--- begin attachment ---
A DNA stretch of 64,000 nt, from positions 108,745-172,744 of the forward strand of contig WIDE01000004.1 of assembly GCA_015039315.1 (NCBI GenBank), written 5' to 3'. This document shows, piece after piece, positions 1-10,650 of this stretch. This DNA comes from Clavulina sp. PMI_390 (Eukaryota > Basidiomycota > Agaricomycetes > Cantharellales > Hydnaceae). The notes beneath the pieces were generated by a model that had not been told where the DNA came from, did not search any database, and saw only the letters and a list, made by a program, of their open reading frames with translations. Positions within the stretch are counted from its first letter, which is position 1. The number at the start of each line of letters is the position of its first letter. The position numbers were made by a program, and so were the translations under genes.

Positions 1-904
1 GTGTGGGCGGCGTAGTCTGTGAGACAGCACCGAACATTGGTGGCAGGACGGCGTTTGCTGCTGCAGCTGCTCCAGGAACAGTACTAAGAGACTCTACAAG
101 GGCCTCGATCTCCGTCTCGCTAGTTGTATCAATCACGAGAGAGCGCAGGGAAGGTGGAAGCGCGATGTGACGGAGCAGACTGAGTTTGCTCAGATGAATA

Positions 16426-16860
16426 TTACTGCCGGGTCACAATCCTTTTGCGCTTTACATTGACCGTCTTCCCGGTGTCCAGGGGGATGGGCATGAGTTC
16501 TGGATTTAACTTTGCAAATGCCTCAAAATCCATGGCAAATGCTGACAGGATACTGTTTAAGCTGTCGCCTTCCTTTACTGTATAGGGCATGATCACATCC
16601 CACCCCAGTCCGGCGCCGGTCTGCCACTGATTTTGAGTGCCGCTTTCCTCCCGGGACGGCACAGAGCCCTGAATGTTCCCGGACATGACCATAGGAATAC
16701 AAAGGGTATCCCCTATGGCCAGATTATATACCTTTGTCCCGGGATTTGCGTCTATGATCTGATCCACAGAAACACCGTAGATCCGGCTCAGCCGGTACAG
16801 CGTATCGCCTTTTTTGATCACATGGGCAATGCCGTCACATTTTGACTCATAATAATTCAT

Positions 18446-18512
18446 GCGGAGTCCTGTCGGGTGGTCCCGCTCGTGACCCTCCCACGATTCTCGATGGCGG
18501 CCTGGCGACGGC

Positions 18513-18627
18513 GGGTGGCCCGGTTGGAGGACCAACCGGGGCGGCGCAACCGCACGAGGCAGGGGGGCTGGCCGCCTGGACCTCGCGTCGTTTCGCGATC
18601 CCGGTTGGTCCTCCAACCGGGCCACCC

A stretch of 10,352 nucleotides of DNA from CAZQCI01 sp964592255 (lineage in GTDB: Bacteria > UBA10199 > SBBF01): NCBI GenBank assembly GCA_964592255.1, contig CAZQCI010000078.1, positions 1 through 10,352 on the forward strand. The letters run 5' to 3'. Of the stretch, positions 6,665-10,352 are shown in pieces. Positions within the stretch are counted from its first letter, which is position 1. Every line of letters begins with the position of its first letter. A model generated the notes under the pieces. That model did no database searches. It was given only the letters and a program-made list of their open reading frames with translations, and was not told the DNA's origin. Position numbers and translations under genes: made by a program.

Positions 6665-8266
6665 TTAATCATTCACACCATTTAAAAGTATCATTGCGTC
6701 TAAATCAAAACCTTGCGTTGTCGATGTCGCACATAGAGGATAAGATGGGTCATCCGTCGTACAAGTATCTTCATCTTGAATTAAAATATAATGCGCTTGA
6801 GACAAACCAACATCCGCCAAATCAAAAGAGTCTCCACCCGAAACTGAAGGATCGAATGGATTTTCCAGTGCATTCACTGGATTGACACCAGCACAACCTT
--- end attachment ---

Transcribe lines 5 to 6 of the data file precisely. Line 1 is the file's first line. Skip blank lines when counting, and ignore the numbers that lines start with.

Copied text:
Positions 16426-16860
16426 TTACTGCCGGGTCACAATCCTTTTGCGCTTTACATTGACCGTCTTCCCGGTGTCCAGGGGGATGGGCATGAGTTC